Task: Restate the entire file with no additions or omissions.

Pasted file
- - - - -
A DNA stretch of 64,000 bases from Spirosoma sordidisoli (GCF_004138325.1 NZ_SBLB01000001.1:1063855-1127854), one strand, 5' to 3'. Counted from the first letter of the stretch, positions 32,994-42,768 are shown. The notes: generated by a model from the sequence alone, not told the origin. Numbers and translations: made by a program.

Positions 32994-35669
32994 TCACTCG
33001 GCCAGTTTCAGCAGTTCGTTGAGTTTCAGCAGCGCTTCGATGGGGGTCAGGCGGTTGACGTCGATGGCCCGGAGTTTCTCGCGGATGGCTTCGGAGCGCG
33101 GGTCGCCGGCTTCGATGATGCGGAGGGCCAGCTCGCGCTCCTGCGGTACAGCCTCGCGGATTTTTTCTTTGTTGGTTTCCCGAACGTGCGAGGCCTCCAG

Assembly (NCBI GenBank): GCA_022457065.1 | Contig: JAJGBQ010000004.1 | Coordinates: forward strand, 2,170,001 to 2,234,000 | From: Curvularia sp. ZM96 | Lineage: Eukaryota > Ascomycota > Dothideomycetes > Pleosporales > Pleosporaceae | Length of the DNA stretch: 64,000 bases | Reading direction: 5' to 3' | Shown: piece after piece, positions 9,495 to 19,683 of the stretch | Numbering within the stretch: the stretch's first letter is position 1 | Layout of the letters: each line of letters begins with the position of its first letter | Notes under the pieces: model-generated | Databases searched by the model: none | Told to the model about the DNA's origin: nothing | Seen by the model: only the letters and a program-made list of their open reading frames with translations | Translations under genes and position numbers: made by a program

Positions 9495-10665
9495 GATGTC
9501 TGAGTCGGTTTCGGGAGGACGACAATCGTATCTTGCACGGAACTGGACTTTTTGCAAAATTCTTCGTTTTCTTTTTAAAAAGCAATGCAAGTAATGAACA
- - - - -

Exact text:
A DNA stretch of 64,000 bases from Spirosoma sordidisoli (GCF_004138325.1 NZ_SBLB01000001.1:1063855-1127854), one strand, 5' to 3'. Counted from the first letter of the stretch, positions 32,994-42,768 are shown. The notes: generated by a model from the sequence alone, not told the origin. Numbers and translations: made by a program.

Positions 32994-35669
32994 TCACTCG
33001 GCCAGTTTCAGCAGTTCGTTGAGTTTCAGCAGCGCTTCGATGGGGGTCAGGCGGTTGACGTCGATGGCCCGGAGTTTCTCGCGGATGGCTTCGGAGCGCG
33101 GGTCGCCGGCTTCGATGATGCGGAGGGCCAGCTCGCGCTCCTGCGGTACAGCCTCGCGGATTTTTTCTTTGTTGGTTTCCCGAACGTGCGAGGCCTCCAG

Assembly (NCBI GenBank): GCA_022457065.1 | Contig: JAJGBQ010000004.1 | Coordinates: forward strand, 2,170,001 to 2,234,000 | From: Curvularia sp. ZM96 | Lineage: Eukaryota > Ascomycota > Dothideomycetes > Pleosporales > Pleosporaceae | Length of the DNA stretch: 64,000 bases | Reading direction: 5' to 3' | Shown: piece after piece, positions 9,495 to 19,683 of the stretch | Numbering within the stretch: the stretch's first letter is position 1 | Layout of the letters: each line of letters begins with the position of its first letter | Notes under the pieces: model-generated | Databases searched by the model: none | Told to the model about the DNA's origin: nothing | Seen by the model: only the letters and a program-made list of their open reading frames with translations | Translations under genes and position numbers: made by a program

Positions 9495-10665
9495 GATGTC
9501 TGAGTCGGTTTCGGGAGGACGACAATCGTATCTTGCACGGAACTGGACTTTTTGCAAAATTCTTCGTTTTCTTTTTAAAAAGCAATGCAAGTAATGAACA